Tracy Prees, 47, was £10,000 in debt at her worst two years ago after taking out overdrafts, credit cards and loans – but she has since turned her life around
Image: Tracy Prees)
A single mum who couldn’t afford to feed herself has told how she wiped out £9,000 of debt in two years by transforming her finances.
Tracy Prees, 47, who works as a driving instructor in Birmingham, says cutting her bills and complaining to payday loan companies has helped her financial transformation.
She also took advice from MoneySavingExpert founder Martin Lewis and says getting the right insurance has helped her in an emergency.
The mother-of-one, who has a 12-year-old daughter, says her debt troubles began when she applied for her first credit card when she was just 18.
At its lowest point two years ago, it had racked up £10,000 in debt through overdrafts, credit cards, loans and missed payments.
She was also paying Brighthouse £55 a week for her TV and was unable to buy food.
Speaking to The Mirror, she said: “I’ve always worked but always struggled to pay my bills. Every month I owed more than I earned.
“It got to the point where I had to have a part-time job, alongside a full-time job.
“You end up with bad credit – even now my credit report still isn’t great – but it gets you in trouble because you always pay more when you borrow.
“You feel penalized because you can’t get the cheapest borrowing rates and you can’t have an overdraft or a normal loan.”
Tracy says taking a close look at her finances – so she can clearly see how much money she’s getting each month – has been a major factor in overcoming her debts.
Have you been able to clear a £1000 debt and want to share your journey? Let us know: firstname.lastname@example.org
She started transferring money from one bank account to another specifically for her bills so she knew exactly how much money she needed to spend each month.
Tracy would also make sure her bills went out the same day so she wouldn’t miss any payments.
Cutting her bills with Martin Lewis’s advice—including cutting her car insurance, gas and electric, and broadband—also gave Tracy more money to spend on her debts.
“I made sure to swap my car insurance and because of Martin Lewis it went from £50 to £100,” she explained.
“I’m a bit of an insurance queen, so I always like to cover myself. For example, I have insurance that covers me for my tires and my batteries.
“Just before Christmas, I ended up with a flat tire and it didn’t cost me anything. When you have no money, you have to think of other ways to deal with an emergency.
“I’ve saved money on gas and electric by comparing prices, although there’s not much you can do to save money on that right now.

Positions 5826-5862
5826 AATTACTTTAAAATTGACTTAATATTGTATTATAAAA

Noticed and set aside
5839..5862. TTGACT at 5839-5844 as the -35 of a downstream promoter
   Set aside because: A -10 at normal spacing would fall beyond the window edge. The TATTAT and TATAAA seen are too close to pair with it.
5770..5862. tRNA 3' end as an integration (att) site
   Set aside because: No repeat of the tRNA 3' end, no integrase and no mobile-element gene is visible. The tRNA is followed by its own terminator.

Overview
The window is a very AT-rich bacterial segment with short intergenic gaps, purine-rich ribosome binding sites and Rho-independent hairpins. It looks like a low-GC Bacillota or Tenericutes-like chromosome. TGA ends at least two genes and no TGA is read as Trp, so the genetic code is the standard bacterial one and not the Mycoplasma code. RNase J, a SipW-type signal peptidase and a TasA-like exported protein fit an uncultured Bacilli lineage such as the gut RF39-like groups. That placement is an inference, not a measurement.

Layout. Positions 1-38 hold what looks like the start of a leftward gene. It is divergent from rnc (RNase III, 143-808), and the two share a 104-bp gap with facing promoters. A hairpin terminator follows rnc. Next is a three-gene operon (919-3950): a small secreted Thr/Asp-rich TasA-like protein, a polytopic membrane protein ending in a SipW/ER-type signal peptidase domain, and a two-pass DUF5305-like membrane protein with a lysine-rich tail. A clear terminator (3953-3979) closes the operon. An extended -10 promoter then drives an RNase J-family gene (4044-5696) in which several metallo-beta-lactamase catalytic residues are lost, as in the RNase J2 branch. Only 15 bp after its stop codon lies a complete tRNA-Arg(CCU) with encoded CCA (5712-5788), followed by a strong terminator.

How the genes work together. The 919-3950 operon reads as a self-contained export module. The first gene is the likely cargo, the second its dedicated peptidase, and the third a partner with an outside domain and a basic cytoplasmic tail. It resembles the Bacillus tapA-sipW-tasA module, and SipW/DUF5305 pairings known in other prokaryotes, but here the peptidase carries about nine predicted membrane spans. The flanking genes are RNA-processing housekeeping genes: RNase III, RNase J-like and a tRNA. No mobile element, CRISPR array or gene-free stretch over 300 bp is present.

“I also saved by cutting off my broadband and used cashback sites for additional savings.”
Tracy was also able to reduce her debts by complaining to loan companies, including Provident and Amigo Loans.
She had complained to Provident about the amount she was repaying and had received an email from them just before Christmas telling her they were closing her account.
“I owed around £1,000 but it was interest – I had paid back what I had borrowed,” Tracy said.
“I had an Amigo loan with my ex-partner and I also complained to them and they changed what I owe from £1000 to £200.”
To help her out of a difficult situation when her washing machine broke down, Tracy sought cheaper loans and ended up borrowing from the charity-owned ethical lender Fair for You.
Fair For You helps people who don’t have access to regular credit to buy household essentials only with 3.5% interest per month.
Of course, you should really only borrow if you absolutely need to – but if you’re having trouble and there’s an emergency, always try to look for the cheapest options.
Some charities such as Turn2Us will help connect you with grants that can help pay for appliances and other furniture for free.
“My washing machine exploded and I was having a hard time at the time,” Tracy said.
“I paid Fair For You now. It was half the price compared to if I had stayed somewhere else like Brighthouse.”
Tracey says she has around £1,000 to pay off before she is fully debt free – but says she is relieved to finally see the light at the end of the tunnel.
She says her advice to anyone in debt is to not put your head in the sand and tackle your problems head on.
“If you have to, call the company you owe money to and explain your situation,” she said.
“Most companies will be able to offer you a refund plan and that will keep them away from you. This means that you also pay them something.
“You have to be realistic and budget properly – calculate how much you have and how much you can afford.
“I work overtime at my job, so I can pay off the rest of my debt quickly.”
How to Get Free Debt Help
Don’t suffer in silence if you’re in debt and really don’t know where to turn – seek free, professional advice.
Always be wary of companies that try to charge you for debt help, as you can get advice without paying a dime.
Contact one of the following organizations:
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